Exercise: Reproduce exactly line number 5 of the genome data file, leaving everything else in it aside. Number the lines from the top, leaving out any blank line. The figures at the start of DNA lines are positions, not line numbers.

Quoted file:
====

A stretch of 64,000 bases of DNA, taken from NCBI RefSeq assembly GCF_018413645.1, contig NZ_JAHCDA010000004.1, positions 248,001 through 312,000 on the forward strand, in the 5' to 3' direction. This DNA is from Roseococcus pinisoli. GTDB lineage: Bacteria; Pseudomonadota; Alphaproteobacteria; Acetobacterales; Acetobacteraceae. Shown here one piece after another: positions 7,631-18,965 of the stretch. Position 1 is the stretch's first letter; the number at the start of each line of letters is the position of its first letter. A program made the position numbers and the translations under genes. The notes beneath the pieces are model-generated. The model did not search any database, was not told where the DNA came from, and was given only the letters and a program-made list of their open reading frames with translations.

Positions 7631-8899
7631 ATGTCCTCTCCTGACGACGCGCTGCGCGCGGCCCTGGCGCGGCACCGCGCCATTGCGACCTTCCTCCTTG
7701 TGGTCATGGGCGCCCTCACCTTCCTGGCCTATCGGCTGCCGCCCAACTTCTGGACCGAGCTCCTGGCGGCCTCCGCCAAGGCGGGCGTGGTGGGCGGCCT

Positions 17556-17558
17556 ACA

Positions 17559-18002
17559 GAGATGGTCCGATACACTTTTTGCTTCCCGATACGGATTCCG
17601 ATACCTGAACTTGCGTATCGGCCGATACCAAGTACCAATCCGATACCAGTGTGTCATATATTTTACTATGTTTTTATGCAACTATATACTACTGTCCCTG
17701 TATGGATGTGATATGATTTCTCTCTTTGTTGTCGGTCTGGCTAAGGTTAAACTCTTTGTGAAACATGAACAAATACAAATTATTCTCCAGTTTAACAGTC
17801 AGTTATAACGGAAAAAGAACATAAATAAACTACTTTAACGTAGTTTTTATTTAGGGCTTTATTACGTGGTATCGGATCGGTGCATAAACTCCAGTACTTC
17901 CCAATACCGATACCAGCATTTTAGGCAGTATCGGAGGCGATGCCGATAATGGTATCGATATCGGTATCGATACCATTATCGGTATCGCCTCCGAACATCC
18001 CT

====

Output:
Positions 17556-17558